The investigations are often scientifically complex. And at times, hospitals have disagreed with the county’s findings.
For example, three years ago the county investigated what appeared to be an outbreak of aggressive fungal infections caused by dust from hospital construction. Six children died.
In all, a dozen children in the bone marrow transplant unit tested positive for signs of the infections. The youngest was 6 months old. The children were all suffering from leukemia and other serious illnesses.
In three of the fatal cases, doctors listed the fungal infection as a cause of death.
The county’s findings were published months later at the end of the public health department’s annual report. The hospital was not identified, but The Times traced the case to Children’s Hospital of Los Angeles.
Outbreaks from construction dust have happened repeatedly inside U.S. hospitals, although the risk is little known to the public.
The danger comes from a common type of mold called Aspergillus. The fungus is mostly harmless to healthy people but can be lethal to those with compromised immune systems such as the children in the bone marrow transplant unit.
At the time, Children’s Hospital was building a pedestrian bridge over Sunset Boulevard. Investigators found that visitors and staff walked by the construction to get to the main entrance.
In their report, county investigators said “there were significant reasons to suggest that an outbreak occurred.”
They pointed to how doctors had listed invasive fungal infection on the death certificates of three children. Investigators also found traces of Aspergillus in 10 patient rooms.
In the end, county officials stopped short of calling the case “a true aspergillosis outbreak.” Instead they said “the most likely hypothesis” was that the patients “were exposed to a source in the environment” and “the probable source” was Aspergillus.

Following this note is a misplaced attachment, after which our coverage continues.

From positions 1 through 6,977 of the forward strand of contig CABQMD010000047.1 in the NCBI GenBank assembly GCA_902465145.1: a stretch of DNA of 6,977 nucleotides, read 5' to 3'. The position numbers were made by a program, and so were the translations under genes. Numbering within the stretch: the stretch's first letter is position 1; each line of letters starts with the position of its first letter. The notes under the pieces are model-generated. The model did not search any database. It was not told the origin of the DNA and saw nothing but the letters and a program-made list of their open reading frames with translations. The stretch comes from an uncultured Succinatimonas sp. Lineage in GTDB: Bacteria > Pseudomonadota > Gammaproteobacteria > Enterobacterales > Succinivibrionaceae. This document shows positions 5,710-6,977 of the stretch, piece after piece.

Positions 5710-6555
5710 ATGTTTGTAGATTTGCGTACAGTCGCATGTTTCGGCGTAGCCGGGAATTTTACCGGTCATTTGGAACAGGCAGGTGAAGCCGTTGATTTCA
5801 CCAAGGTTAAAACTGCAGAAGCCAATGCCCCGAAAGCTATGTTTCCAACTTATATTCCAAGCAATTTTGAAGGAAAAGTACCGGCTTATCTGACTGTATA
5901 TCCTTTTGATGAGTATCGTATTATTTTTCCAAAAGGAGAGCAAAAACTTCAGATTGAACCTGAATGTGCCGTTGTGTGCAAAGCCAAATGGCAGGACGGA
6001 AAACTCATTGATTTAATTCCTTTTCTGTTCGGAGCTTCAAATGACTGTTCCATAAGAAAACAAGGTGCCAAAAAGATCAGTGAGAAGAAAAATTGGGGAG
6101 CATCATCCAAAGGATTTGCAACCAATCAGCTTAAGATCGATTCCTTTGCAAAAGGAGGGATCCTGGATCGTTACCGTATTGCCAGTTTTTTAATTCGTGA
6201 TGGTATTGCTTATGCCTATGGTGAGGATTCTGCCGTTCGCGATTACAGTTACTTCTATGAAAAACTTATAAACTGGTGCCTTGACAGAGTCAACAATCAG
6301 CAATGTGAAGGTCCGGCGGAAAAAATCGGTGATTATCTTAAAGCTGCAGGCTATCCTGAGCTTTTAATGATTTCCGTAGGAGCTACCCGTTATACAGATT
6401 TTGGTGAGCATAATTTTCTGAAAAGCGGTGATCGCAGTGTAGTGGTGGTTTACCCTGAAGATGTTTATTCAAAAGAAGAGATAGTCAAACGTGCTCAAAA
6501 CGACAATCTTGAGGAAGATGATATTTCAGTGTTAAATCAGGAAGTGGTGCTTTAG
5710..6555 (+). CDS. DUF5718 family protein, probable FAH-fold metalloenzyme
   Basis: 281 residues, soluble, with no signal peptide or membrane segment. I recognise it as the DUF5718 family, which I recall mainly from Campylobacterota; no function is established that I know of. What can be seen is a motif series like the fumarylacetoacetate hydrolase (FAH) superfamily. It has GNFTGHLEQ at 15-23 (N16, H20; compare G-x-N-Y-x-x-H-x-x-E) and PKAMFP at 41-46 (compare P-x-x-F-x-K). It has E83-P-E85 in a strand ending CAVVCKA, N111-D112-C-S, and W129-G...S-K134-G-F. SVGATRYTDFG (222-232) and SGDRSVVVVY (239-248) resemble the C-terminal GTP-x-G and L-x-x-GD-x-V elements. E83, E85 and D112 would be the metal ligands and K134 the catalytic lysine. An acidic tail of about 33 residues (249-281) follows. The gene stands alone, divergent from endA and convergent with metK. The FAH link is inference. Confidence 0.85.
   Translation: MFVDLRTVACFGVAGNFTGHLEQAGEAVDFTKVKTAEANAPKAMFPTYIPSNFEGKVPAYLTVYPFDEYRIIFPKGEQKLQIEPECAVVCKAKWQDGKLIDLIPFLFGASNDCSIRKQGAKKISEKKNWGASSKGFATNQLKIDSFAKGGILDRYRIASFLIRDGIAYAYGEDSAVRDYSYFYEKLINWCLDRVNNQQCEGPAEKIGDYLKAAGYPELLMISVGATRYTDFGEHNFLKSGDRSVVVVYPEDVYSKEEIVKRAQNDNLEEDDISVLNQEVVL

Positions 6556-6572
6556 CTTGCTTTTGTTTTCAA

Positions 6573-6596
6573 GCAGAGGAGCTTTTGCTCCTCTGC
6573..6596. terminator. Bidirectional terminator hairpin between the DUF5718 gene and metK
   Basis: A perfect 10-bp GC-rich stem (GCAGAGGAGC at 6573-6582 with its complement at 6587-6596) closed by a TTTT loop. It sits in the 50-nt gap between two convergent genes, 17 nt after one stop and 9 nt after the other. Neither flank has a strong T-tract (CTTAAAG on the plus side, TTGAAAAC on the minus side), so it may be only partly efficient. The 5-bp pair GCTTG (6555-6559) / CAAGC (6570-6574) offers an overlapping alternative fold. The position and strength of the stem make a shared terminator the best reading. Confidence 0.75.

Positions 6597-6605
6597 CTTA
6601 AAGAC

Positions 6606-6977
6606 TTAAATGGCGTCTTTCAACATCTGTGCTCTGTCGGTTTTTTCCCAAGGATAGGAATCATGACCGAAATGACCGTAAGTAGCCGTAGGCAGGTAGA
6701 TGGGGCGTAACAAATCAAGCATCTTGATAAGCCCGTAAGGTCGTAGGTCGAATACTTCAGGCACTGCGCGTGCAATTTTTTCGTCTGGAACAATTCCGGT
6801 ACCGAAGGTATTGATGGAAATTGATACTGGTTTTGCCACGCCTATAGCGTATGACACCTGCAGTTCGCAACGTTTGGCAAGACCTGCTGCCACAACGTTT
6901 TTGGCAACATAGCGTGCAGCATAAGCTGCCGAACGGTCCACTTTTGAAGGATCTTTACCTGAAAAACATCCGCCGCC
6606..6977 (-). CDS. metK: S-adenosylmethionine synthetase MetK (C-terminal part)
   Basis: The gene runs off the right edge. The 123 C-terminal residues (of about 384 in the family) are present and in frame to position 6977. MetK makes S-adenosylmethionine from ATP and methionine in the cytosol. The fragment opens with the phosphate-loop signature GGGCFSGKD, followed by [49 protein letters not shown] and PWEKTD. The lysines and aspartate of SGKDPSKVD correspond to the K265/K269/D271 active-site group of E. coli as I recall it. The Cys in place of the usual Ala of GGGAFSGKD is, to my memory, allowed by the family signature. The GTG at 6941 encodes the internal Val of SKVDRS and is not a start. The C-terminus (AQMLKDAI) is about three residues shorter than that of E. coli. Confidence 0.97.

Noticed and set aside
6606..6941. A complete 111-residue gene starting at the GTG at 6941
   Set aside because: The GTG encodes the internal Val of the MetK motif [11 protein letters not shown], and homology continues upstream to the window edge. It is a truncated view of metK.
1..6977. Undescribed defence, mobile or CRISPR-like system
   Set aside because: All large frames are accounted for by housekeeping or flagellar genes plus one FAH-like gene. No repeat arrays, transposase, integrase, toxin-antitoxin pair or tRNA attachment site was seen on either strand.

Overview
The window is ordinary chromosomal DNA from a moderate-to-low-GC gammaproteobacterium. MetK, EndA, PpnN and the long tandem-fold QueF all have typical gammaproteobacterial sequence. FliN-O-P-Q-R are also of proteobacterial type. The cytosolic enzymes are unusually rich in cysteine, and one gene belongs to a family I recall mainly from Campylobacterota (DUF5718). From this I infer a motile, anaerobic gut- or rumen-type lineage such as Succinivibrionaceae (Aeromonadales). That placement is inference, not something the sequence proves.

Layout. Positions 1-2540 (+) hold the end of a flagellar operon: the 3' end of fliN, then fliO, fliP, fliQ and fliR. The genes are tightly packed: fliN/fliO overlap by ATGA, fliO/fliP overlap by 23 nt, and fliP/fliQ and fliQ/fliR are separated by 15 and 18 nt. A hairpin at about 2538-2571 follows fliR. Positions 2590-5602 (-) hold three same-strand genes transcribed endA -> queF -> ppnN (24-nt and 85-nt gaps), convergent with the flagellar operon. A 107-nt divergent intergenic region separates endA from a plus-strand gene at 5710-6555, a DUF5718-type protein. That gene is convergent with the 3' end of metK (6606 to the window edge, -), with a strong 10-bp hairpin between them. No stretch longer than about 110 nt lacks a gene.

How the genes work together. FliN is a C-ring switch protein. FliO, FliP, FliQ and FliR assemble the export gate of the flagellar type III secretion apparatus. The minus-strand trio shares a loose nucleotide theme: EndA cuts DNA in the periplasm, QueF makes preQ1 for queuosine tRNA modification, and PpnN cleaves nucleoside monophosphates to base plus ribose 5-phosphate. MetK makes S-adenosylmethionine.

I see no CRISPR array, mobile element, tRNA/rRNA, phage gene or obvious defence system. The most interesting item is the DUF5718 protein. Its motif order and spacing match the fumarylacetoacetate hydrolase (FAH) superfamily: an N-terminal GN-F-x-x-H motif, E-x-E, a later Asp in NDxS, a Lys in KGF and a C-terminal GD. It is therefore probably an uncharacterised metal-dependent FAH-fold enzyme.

Children’s Hospital says that construction played no role in the deaths of the children, who were seriously ill when admitted. During the county’s investigation, the hospital’s doctors called it “a pseudo outbreak,” according to the county’s report, arguing the tests pointing to fungal infections in the children were wrong.
Doctors pointed to environmental testing by companies hired by the hospital that had found no sign of fungus in the transplant unit.
“We do not dispute the county’s report,” said Lorenzo Benet, a spokesman for Children’s Hospital, “but we want to be clear that no conclusive evidence of an outbreak was found and at no time was our institution deemed unsafe for the provision of patient care.”
Mascola, the county’s disease control chief, said officials would disclose an outbreak if they believed it would be in the public’s interest. County officials said they couldn’t immediately point to a case in which that happened.
In the recent superbug outbreak at UCLA, the university confirmed the outbreak after questions from The Times.
The same medical device — a duodenoscope — was found to be the cause of the outbreak in the Florida hospitals that began in late 2008. In both cases, the reusable scope transferred a superbug known as CRE, or carbapenem-resistant Enterobacteriaceae, among patients. The germ kills as many as 50% of its victims.
Florida officials said they discussed the outbreak with federal officials from the Centers for Disease Control and Prevention and the Food and Drug Administration in June 2009.
But there was no public disclosure of the case until Florida doctors wrote about it four years later in a medical journal. The hospitals have not been named.